Because N.E.W. is a major employer in the area, it has a special connection with its community.

      "We know that not only has the community been good to us, we need to be good to them," Rekitzke said. "We spend a lot of time in the community with everything from giving trees during Christmas time to food-pantry items and other charities."

      Rekitzke said he always is impressed by the kind hears of team members.

      "We put the boxes out and honestly we don't even have to ask our people," he said. "They are very generous, very warm people and so we've never had to even suggest that they do it. They just open their hearts."

      The kind nature of its employees and the growth of the business earned N.E.W. Plastics Corp a nomination for the Green Bay Area Chamber of Commerce Excellence in Business Award. The company will be recognized at the Chamber's annual dinner at the KI Center on Oct. 18.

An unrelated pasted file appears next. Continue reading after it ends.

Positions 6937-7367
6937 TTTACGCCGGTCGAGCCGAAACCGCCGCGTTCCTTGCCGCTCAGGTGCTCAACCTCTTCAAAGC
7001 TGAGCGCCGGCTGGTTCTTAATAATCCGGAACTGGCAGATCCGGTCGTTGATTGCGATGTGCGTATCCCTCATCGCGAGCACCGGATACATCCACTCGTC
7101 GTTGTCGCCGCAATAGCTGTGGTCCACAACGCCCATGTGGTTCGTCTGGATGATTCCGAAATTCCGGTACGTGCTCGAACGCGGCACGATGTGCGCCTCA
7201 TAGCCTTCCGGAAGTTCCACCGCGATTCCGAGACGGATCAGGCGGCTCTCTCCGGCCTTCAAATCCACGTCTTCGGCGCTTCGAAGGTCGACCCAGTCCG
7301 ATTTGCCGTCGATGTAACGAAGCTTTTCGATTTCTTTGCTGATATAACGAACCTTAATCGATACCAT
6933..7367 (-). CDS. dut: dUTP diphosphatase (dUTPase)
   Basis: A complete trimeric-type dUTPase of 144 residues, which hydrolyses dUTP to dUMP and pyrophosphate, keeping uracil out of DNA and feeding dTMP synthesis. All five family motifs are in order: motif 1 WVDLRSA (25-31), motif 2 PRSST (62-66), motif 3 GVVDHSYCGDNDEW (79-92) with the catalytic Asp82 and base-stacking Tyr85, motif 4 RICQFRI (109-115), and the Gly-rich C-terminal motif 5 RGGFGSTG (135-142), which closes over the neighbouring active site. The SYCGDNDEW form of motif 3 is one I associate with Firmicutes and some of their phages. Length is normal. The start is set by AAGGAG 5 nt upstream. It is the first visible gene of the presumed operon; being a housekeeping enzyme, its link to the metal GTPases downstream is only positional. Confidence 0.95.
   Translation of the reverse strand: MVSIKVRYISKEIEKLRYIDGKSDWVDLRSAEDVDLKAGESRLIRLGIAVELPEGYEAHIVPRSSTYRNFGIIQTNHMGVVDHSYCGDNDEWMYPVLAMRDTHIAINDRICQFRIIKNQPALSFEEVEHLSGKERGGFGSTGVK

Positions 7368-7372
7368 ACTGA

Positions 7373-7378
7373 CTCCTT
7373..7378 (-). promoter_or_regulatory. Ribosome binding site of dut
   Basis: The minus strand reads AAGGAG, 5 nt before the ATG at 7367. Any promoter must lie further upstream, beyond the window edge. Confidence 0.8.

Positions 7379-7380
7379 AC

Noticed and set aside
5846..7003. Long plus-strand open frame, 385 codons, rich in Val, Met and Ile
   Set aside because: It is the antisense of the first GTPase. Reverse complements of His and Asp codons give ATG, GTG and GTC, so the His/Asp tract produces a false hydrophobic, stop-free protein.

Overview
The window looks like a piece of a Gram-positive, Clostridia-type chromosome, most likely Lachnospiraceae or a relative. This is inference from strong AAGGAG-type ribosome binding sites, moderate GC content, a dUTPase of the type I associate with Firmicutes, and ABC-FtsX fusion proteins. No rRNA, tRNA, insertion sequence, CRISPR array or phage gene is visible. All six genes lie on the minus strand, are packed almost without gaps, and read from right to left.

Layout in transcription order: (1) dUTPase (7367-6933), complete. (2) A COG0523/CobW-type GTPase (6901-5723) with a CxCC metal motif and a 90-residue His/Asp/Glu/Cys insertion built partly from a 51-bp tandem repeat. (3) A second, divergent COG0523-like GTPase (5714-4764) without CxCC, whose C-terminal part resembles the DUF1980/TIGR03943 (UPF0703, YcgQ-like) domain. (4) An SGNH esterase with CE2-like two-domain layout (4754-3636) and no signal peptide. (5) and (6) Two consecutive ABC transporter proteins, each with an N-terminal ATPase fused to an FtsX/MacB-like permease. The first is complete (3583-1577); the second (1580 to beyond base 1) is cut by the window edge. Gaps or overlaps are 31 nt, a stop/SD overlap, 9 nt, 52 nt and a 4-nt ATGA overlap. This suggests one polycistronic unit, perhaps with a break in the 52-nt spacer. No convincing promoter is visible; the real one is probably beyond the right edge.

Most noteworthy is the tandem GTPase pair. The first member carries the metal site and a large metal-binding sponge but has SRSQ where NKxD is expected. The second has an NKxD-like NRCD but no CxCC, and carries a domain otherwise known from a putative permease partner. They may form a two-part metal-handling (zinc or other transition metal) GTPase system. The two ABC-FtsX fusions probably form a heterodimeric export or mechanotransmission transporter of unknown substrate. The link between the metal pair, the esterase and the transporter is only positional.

"For me, it really means that I think we have gotten the message across that we are a good company - That we are doing the right things not only for our team members and our community for our consumers by bringing them good sustainable product that will be around for a long time," Rekitzke said. "Hopefully, over the coming years the economy straightens out and we can really achieve what we want to achieve because I think our employees deserve that."